### Chiral Symmetry Breaking

#### Note:

Because of bug 70132, the text in the SVG figure below (and in most of the other SVG figures on this blog) is spooged in Mozilla’s native SVG renderer. The only current workaround is to disable the native renderer in`about:config`

and use the Adobe plugin instead.#### Update:

*Bah*. I give up. Fonts converted to outlines.

There was a beautiful talk on Friday by David Sahakyan about his work with Parnachev on the Sakai-Sugimoto model (and the contemporaneous, but somewhat more extensive work by Aharony, Sonnenschein and Yankielowicz). This is the most QCD-like of all the AdS/CFT backgrounds (in a certain limit, it *is* QCD with massless quarks) and it exhibits both confinement and $U(N_f)\times U(N_f)\to U(N_f)_{\text{diag}}$ chiral symmetry breaking.So I thought it would be nice to give a little review.

Let’s start with a stack of $N_c \gg 1$ D4-branes, wrapped on a circle ($x_4\sim x_4+2\pi R$). The theory on the worldvolume of the D4 branes is a 5-dimensional supersymmetric $U(N_c)$ gauge theory, whose 't Hooft coupling is $\lambda_5 = g_5^2 N_c = (2\pi)^2 g_s \ell_s N_c$ The UV completion of this theory is not 5-dimensional, but 6-dimensional, the $A_{N_c-1}$ (2,0) superconformal theory in $D=6$. At length scales much longer than $R$, the theory is effectively 4-dimensional. With supersymmetry-preserving boundary condition on the $S^1$, it would reduce to $N=4$ SYM. Instead, we will choose the bounding spin structure for the fermions on the $S^1$, which breaks supersymmetry. The 4D fermions pick up masses of order $1/R$, and the scalars in the adjoint of $SU(N_c)$ pick up 1-loop mass-squareds of order $\frac{\lambda_4}{16\pi^2} \frac{1}{R^2}$ where $\lambda_4=\tfrac{\lambda_5}{2\pi R}$ is the 4D 't Hooft coupling. The six neutral scalars (corresponding to the center-of-mass postion of the D4-branes in $x_5,\dots x_9$ and the $U(1)$ Wilson line on the circle) remain massless, but decouple.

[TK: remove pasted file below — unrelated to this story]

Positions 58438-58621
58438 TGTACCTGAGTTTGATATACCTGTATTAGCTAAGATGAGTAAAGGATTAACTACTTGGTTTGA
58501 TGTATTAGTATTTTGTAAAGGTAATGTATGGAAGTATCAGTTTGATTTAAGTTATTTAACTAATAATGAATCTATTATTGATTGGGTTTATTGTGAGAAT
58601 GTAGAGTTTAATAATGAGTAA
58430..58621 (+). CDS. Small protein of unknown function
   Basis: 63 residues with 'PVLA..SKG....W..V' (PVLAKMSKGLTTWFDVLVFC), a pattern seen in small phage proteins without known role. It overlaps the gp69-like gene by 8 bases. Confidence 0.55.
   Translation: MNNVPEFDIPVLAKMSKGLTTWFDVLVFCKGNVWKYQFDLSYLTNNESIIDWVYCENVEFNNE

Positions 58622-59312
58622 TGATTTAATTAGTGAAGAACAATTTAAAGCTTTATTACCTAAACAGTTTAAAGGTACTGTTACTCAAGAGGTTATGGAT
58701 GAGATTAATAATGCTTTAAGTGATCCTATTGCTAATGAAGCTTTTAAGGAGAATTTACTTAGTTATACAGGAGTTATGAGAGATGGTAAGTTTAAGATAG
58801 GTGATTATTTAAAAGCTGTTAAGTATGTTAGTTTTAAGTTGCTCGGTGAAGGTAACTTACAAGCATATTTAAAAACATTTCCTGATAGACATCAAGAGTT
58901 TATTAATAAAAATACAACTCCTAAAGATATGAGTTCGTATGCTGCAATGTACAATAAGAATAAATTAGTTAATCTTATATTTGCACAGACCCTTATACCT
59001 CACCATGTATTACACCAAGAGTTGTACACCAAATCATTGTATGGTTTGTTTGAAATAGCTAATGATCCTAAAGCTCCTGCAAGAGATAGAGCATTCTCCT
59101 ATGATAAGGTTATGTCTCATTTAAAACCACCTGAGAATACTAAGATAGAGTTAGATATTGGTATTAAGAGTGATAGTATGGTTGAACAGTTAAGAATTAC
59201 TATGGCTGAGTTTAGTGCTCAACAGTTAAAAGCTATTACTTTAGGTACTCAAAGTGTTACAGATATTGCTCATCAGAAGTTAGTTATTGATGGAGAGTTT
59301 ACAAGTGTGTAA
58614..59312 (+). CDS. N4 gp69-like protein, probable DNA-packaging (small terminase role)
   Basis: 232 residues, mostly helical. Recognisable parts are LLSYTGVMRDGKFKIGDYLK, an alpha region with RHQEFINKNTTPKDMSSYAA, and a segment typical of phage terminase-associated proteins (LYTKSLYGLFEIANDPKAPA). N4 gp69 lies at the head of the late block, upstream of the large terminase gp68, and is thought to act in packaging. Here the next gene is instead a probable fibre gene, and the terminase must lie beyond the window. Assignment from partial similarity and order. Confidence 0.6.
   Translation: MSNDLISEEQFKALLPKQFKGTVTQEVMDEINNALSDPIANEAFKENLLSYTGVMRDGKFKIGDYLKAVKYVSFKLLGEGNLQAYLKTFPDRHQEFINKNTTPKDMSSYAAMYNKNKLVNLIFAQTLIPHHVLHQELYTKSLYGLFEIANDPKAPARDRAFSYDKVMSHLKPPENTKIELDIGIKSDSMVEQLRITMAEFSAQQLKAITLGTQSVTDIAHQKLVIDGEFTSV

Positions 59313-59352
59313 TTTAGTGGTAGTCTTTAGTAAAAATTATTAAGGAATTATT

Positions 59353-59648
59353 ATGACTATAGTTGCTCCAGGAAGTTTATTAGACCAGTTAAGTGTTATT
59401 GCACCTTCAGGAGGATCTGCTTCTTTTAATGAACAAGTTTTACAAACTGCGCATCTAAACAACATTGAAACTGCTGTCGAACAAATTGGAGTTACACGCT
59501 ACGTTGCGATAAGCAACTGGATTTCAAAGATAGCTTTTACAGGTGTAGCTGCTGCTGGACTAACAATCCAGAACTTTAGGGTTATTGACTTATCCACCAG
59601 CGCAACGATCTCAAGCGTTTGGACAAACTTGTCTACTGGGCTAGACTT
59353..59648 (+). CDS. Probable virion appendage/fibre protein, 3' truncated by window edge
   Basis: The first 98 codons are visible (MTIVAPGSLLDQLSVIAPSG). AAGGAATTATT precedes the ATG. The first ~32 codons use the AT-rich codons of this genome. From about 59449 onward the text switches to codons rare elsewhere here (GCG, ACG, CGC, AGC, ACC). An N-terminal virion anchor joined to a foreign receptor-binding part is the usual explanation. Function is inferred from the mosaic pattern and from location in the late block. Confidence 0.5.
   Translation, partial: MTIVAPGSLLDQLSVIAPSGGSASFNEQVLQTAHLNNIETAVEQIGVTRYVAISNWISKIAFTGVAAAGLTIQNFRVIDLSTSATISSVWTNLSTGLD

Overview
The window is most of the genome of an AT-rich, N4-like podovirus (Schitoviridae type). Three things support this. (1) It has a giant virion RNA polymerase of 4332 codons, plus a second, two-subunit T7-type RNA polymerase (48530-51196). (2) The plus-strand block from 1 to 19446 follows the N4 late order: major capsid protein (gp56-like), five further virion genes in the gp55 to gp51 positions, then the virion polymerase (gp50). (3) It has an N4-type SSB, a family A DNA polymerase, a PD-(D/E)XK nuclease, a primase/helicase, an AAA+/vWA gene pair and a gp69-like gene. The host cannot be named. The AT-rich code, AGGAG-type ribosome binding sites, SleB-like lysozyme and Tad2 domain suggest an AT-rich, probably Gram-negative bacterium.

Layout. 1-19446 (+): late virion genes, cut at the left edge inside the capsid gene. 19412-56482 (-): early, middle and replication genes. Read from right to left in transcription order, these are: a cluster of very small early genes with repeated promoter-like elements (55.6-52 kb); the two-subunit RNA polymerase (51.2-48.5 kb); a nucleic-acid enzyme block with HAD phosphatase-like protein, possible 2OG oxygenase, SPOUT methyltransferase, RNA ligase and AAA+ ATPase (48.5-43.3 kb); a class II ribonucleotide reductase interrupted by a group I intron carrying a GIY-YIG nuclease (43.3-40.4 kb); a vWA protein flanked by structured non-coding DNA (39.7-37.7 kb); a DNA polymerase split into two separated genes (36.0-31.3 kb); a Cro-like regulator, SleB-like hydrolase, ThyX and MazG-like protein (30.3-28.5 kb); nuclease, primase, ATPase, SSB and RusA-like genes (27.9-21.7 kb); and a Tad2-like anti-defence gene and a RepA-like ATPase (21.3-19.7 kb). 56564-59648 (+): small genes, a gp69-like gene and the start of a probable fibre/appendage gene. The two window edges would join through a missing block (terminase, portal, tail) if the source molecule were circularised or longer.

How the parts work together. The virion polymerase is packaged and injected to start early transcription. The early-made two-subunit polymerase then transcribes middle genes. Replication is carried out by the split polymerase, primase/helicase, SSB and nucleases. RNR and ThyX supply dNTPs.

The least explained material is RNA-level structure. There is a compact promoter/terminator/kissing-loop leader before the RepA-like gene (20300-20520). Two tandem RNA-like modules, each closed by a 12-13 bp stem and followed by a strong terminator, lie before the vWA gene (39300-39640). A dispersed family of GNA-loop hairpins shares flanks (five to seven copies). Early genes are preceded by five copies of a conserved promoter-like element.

This theory reduces to pure Yang-Mills in 4D. In the limit where $\lambda_4 \ll 1$ the coupling is weak at the cutoff scale, $1/R$, and the theory confines at a scale exponentially smaller than the cutoff. The supergravity approximation is valid in the opposite limit, where $\lambda_5/R \gg 1$.

The near-horizon geometry is

where
$\begin{aligned}
u_0 &= (\pi g_s N_c)^{1/3} \ell_s,\quad
&u_\Lambda = \left(\tfrac{2}{3 R}\right)^2 u_0^3, \\
f(u) &= 1-\left(\tfrac{u_\Lambda}{u}\right)^3,\\
G^{(4)} &= 2\pi N_c \tfrac{\mathrm{d}^4\Omega_4}{V_4},\quad
& e^\phi = g_s \left(\tfrac{u}{u_0}\right)^{3/4}
\end{aligned}$
which is weakly-curved^{1} at $u=u_\Lambda$ for $\lambda_5/R \gg 1$.

For large $\lambda_5/R$, the gravity model undergoes a Hawking-Page transition, which is the gravitational dual of the confinement/deconfinement transition, at a temperature $T= \tfrac{1}{2\pi R}$. Wick rotate $t\to i\tau$, and periodically identify $\tau\sim \tau+ 1/T$. In the low-temperature phase, the geometry (1), in which the $x_4$-circle shrinks to zero size at $u=u_\Lambda$, dominates. In the high temperature phase, it’s the geometry where the $\tau$-circle shrinks to zero size at
$u_T = \left(\tfrac{4\pi T}{3}\right)^2 u_0^3$
which dominates. When $T=\tfrac{1}{2\pi R}$, the two circles have the same radius, and there’s an obvious symmetry under $x_4\leftrightarrow \tau$. But the two geometries are not continuously connected, and the transition is 1^{st} order.

Now, following Sakai and Sugimoto, we add $N_f\ll N_c$ D8-branes at $x_4=0$ and $N_f$ $\overline{\text{D8}}$-branes at $x_4=L$, for $0\lt L\leq \pi R$. This configuration is, of course, unstable (because of the mutual attraction of the D8- and $\overline{\text{D8}}$-branes). But that instability can be systematically suppressed by taking $g_s\to 0$ and $g_s N_f\to 0$ while holding $g_s N_c$ fixed. In this “probe” limit, the introduction of the D8 branes does not affect the geometry (1). Nor does it affect the “bulk” thermodynamics (the number of degrees of freedom of the gauge theory scales like $N_c^2 \gg N_c N_f$.